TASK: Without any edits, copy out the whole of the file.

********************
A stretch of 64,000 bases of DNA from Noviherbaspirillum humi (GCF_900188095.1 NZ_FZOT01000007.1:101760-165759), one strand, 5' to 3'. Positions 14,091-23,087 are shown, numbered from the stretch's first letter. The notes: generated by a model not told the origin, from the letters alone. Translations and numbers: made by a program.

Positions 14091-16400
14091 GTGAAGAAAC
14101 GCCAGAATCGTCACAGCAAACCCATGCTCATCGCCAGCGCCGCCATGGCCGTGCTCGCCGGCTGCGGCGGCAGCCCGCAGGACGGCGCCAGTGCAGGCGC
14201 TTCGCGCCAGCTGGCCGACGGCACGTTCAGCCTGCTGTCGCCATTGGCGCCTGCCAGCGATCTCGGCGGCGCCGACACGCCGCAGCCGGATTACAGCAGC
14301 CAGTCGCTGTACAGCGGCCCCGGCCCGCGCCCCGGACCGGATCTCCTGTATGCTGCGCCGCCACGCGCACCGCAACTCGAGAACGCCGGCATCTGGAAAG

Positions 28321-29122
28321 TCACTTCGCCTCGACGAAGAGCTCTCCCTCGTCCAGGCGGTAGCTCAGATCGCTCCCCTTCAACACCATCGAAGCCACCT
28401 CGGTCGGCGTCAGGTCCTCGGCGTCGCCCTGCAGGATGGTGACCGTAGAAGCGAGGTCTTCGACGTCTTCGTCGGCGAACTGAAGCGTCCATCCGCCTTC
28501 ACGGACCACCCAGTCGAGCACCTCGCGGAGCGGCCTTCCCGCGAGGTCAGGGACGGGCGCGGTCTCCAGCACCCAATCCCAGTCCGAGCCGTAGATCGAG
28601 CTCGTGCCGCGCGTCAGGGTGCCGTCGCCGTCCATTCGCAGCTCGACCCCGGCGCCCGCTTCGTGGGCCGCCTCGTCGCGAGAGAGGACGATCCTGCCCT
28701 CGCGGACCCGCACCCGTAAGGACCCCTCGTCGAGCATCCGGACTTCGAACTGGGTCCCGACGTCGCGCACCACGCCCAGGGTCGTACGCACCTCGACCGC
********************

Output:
A stretch of 64,000 bases of DNA from Noviherbaspirillum humi (GCF_900188095.1 NZ_FZOT01000007.1:101760-165759), one strand, 5' to 3'. Positions 14,091-23,087 are shown, numbered from the stretch's first letter. The notes: generated by a model not told the origin, from the letters alone. Translations and numbers: made by a program.

Positions 14091-16400
14091 GTGAAGAAAC
14101 GCCAGAATCGTCACAGCAAACCCATGCTCATCGCCAGCGCCGCCATGGCCGTGCTCGCCGGCTGCGGCGGCAGCCCGCAGGACGGCGCCAGTGCAGGCGC
14201 TTCGCGCCAGCTGGCCGACGGCACGTTCAGCCTGCTGTCGCCATTGGCGCCTGCCAGCGATCTCGGCGGCGCCGACACGCCGCAGCCGGATTACAGCAGC
14301 CAGTCGCTGTACAGCGGCCCCGGCCCGCGCCCCGGACCGGATCTCCTGTATGCTGCGCCGCCACGCGCACCGCAACTCGAGAACGCCGGCATCTGGAAAG

Positions 28321-29122
28321 TCACTTCGCCTCGACGAAGAGCTCTCCCTCGTCCAGGCGGTAGCTCAGATCGCTCCCCTTCAACACCATCGAAGCCACCT
28401 CGGTCGGCGTCAGGTCCTCGGCGTCGCCCTGCAGGATGGTGACCGTAGAAGCGAGGTCTTCGACGTCTTCGTCGGCGAACTGAAGCGTCCATCCGCCTTC
28501 ACGGACCACCCAGTCGAGCACCTCGCGGAGCGGCCTTCCCGCGAGGTCAGGGACGGGCGCGGTCTCCAGCACCCAATCCCAGTCCGAGCCGTAGATCGAG
28601 CTCGTGCCGCGCGTCAGGGTGCCGTCGCCGTCCATTCGCAGCTCGACCCCGGCGCCCGCTTCGTGGGCCGCCTCGTCGCGAGAGAGGACGATCCTGCCCT
28701 CGCGGACCCGCACCCGTAAGGACCCCTCGTCGAGCATCCGGACTTCGAACTGGGTCCCGACGTCGCGCACCACGCCCAGGGTCGTACGCACCTCGACCGC